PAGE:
brendon_m said:

I had a bit more of a look at the service schedules
Leaf - no services required
Imiev - doesn't exist
Zoe - doesn't exist
Kona - exists, but not with an electric motor
Ionic - no services required
Model x - no services required
Model 3 - doesn't exist
Model s 2.2hrs per service every 20k/12 months (with 3.3hrs on every 2nd service)
I pace - 1hr to service every 34k/24 months



If you buy a hyundai elantra, they present you with a warranty as if it is some sort of prize, where the gearbox and the diff etc has some years warranty (or course) and the warranty varies on other things according to the likelyhood, in my opinion, of whether something is likely to go wrong. Then they ask you to SIGN it as though it's some sort of contract. I said to them that this prize of theirs was simply a wish from them that I might actually take the car to Hyundai to get it serviced. I said I MIGHT.

kasterboros said:
The other plus is, I'm, assured by Hyundai, that unlike a Tesla, if I bend a Kona, I'm not waiting 6 months to have it repaired by approved technicians, any accident damage on a Kona or Ioniq can just go straight to any old panelbeater and be fixed with off the shelf parts from Hyundai.
and brendon_m replied:

Yeah I'm sure hyundai are going to keep warehouses full of parts in every capital city and everything for tesla will have to have the materials mined so that they can even start to make the parts...

kasterboros, I still have serious doubts about your intention to sincerely discuss the pros and cons regarding the forthcoming ev's. For every reasonable comment you have decided to make, you have a comment which does not add anything useful to where we wish to go.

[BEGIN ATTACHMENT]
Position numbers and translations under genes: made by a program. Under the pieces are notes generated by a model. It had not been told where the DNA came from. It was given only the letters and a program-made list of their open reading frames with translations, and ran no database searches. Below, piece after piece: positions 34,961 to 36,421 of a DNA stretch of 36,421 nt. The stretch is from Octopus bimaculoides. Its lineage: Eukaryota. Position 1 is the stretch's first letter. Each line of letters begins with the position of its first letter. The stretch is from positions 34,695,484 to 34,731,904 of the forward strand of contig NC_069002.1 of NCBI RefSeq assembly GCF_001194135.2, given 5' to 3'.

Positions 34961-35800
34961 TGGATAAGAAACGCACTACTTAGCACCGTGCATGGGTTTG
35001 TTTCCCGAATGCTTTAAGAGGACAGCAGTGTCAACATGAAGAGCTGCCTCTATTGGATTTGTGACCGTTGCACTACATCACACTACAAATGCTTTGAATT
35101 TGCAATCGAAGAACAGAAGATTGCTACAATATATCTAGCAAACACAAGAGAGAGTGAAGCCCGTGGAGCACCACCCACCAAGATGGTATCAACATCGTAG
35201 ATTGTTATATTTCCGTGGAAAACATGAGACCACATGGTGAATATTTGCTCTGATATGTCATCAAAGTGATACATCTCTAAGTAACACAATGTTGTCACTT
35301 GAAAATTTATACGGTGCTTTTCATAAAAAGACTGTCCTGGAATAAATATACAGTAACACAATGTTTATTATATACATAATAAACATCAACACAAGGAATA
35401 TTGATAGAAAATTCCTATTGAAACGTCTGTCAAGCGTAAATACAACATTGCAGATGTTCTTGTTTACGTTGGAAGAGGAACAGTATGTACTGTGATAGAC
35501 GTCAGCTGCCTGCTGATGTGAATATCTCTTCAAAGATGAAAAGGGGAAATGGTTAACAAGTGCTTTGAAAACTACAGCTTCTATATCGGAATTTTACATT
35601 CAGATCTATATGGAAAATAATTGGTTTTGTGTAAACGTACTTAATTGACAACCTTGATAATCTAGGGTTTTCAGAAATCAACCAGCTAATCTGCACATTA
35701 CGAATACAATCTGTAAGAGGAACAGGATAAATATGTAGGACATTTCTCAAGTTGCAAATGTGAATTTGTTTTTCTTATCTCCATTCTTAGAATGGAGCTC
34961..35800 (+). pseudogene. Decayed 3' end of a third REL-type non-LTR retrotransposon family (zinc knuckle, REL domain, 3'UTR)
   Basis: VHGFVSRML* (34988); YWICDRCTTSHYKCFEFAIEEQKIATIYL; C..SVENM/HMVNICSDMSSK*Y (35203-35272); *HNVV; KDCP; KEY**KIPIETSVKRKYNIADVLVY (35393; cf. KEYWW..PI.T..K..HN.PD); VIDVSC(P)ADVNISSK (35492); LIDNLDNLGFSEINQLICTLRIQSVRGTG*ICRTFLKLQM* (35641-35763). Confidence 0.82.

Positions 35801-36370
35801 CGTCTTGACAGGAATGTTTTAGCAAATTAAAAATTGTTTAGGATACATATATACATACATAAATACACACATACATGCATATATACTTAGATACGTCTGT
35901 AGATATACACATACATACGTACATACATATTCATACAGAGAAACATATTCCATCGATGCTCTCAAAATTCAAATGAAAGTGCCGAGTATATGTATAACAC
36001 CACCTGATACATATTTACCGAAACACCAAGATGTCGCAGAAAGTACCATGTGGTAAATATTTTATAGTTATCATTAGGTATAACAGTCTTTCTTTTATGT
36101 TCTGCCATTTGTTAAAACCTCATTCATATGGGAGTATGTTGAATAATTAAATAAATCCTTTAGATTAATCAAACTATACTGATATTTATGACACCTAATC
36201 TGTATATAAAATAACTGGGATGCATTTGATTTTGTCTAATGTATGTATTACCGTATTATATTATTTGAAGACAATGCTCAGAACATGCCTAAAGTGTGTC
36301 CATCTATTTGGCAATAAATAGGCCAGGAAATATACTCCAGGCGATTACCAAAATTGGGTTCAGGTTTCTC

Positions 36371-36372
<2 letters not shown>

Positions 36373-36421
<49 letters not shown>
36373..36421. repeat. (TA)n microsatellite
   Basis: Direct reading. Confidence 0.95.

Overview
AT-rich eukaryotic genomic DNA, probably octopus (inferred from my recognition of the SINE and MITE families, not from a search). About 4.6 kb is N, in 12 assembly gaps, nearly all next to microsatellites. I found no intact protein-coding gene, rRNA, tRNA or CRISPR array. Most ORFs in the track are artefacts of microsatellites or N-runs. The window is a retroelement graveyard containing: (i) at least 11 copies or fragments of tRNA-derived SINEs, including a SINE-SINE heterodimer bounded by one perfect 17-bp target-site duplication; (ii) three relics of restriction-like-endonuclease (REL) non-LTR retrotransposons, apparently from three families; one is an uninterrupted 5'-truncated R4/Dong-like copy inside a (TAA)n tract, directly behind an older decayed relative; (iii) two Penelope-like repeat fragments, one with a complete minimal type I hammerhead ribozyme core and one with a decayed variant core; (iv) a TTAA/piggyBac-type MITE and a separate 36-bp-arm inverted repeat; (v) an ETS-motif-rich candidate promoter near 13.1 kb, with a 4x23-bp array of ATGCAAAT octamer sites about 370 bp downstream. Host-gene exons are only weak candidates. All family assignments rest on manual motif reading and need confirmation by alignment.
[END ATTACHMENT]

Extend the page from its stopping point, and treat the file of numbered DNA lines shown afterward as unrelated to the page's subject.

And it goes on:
Hyundai have move so far from when their md said that hyundai would never make ev's because they couldn't make a profit with them. The car is more important than the crap you are raising. Buy a Kona, buy anything, and report about it along the way.

Well done to all the manufacturers which are now in the process of giving us the cars of the future. We need to discuss the small things that differ between these new products just so that we can be better informed when we get around to buying one of these vehicles. Thank god for Tesla for making this happen.

A load of simulated blagsted about a particular manufacturer, a particular car from a new member is very suspicious. closterboros, stick to the point, and make the point short and snappy (please).

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Re: Hyundai Sales Tactics

Post by Kasterborus » Mon, 10 Jun 2019, 19:13

bladecar wrote:
Mon, 10 Jun 2019, 18:08
A load of simulated blagsted about a particular manufacturer, a particular car from a new member is very suspicious. closterboros, stick to the point, and make the point short and snappy (please).
Call it suspicious if you like, I really don't care.

I started at the leading manufacturer, researched the hell out of them, they seem to be the yardstick to compare to.

Yes, I intend to buy one, yet it seems that so far 2/3 salesmen have had little to no idea about the cars they're selling beyond "It runs on electricity"